years. Even with many beverage choices and more entries into the marketplace, it
continues to grow. The growth in this industry has slowed over the past few years: in
2004, there was 70% growth; in 2005, a 54% increase; and from January 2006 through
June 2007, there was a 36% increase. Even with the slow industry wide growth, it is a
substantial difference as opposed to the flattened growth of the Diet Coke and Diet Pepsi.
The top 3 energy drinks account for 68.7% of market share, and the combined sales in the
USA are approximately $499,428,980 for 2006 and the first 6 months of 2007.6 This
Source: Cioletti, Jeff “Beer Report” Beverage World’s State of the Industry,
April, 2007; www.beverageworld.com
Source: Taken from Daily Candy Blog
Source: Zegler, Jennifer; “State of the Industry – Beverage Blockbusters
2007” www.bevindustry.com
© Rosemary E. Maloney
market has the ability to continue growth, as well as appealing to the target of young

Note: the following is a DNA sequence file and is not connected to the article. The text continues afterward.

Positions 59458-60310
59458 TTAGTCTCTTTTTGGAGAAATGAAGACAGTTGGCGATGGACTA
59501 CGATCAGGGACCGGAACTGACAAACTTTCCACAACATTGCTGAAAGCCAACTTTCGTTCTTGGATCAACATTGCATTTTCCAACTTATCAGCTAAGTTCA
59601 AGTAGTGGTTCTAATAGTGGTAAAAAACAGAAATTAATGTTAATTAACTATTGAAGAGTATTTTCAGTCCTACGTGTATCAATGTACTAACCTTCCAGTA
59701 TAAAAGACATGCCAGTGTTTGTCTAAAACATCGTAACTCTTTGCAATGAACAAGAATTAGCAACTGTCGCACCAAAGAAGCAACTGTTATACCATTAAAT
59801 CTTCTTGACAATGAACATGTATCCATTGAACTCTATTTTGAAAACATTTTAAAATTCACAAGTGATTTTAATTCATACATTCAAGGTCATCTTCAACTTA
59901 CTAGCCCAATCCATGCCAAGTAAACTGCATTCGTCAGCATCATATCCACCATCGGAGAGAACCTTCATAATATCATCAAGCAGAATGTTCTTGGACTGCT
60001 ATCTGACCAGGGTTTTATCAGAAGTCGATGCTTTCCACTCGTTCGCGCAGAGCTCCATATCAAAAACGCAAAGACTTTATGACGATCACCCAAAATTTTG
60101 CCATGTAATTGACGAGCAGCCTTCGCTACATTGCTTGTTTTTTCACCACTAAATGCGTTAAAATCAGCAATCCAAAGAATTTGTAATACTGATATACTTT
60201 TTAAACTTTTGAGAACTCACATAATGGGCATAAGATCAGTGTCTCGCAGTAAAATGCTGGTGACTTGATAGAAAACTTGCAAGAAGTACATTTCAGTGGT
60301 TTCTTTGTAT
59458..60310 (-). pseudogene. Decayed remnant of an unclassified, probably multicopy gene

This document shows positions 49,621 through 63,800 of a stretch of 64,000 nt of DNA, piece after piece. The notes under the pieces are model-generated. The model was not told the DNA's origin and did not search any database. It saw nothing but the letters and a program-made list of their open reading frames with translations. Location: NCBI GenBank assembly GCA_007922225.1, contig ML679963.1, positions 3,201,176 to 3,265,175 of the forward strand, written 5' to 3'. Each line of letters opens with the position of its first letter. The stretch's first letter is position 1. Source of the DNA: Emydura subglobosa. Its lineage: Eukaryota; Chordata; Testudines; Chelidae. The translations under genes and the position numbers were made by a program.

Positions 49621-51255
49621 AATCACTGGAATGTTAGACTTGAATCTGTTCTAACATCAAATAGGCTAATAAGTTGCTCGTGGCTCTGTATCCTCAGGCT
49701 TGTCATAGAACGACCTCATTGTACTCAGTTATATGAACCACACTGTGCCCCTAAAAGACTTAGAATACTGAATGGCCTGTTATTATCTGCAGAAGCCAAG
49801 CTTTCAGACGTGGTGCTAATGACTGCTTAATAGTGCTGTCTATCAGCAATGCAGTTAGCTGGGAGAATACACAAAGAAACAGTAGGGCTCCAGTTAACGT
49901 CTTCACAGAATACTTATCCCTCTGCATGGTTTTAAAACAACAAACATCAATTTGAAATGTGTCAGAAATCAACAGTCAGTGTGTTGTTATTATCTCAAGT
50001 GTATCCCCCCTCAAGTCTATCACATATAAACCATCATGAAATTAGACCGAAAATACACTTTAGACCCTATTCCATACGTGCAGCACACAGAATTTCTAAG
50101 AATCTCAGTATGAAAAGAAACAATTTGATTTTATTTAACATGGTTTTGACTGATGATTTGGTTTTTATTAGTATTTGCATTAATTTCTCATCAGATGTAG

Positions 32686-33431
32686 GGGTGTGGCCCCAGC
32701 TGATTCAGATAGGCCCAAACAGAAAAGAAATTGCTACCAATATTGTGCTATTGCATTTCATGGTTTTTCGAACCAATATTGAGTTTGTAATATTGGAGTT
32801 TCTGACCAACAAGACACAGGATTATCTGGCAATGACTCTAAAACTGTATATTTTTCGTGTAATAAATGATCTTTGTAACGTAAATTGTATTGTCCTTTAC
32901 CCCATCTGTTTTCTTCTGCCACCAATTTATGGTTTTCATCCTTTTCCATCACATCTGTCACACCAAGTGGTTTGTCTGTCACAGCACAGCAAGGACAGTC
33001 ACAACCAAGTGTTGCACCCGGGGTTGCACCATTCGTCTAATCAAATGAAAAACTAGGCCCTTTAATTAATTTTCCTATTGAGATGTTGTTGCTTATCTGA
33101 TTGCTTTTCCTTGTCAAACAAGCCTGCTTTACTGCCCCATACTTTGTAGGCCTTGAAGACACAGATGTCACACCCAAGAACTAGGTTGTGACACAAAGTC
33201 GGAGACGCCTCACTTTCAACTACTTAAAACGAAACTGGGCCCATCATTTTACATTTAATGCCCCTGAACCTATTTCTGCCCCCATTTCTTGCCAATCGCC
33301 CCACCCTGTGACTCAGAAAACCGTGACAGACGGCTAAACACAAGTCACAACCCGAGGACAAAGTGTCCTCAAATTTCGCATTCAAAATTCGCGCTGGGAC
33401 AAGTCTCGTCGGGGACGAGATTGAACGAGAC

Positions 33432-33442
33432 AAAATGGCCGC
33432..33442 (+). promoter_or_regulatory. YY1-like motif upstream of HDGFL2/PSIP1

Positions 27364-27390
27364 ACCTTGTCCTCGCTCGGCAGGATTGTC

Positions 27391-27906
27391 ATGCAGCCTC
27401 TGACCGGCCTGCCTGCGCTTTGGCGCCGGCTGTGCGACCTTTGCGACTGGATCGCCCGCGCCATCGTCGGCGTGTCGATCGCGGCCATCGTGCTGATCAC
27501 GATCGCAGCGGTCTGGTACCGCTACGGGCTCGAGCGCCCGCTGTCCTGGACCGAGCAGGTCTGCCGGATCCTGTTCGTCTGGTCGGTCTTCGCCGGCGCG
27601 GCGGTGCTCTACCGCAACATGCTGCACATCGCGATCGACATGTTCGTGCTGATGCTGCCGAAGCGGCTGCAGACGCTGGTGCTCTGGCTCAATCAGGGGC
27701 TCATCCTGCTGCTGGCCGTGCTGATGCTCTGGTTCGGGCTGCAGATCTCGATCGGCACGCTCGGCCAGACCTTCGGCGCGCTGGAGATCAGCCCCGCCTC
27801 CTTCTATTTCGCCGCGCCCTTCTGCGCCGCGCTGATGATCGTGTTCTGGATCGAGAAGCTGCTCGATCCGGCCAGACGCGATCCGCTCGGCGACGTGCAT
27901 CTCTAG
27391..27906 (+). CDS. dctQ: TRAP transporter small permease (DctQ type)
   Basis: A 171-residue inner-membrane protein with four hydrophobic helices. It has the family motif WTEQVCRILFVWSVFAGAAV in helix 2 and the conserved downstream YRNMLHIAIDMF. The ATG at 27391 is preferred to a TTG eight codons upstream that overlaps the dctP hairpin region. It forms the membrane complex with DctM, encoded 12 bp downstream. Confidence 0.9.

External and Internal Factors on the Target Audience
As discussed in class, external factors affecting the target include their culture and
subculture, demographics (age, income, sex, etc.), social status, reference groups
(inclusive of family) and marketing influences7. The psychological core of the customer
are the internal influences on the person, these include perception, learning, memory,
motives, personality, emotions, and attitudes. The target demographics for this is
beverage is:
Urban (or suburban working in a urban area)
Educated (completed a Bachelor’s Degree)
Computer Literate (heavy emphasis on the Information Technology Professional)
Looking to lead a Healthy lifestyle
Further dissection of these demographic choices, urban persons (both people that live and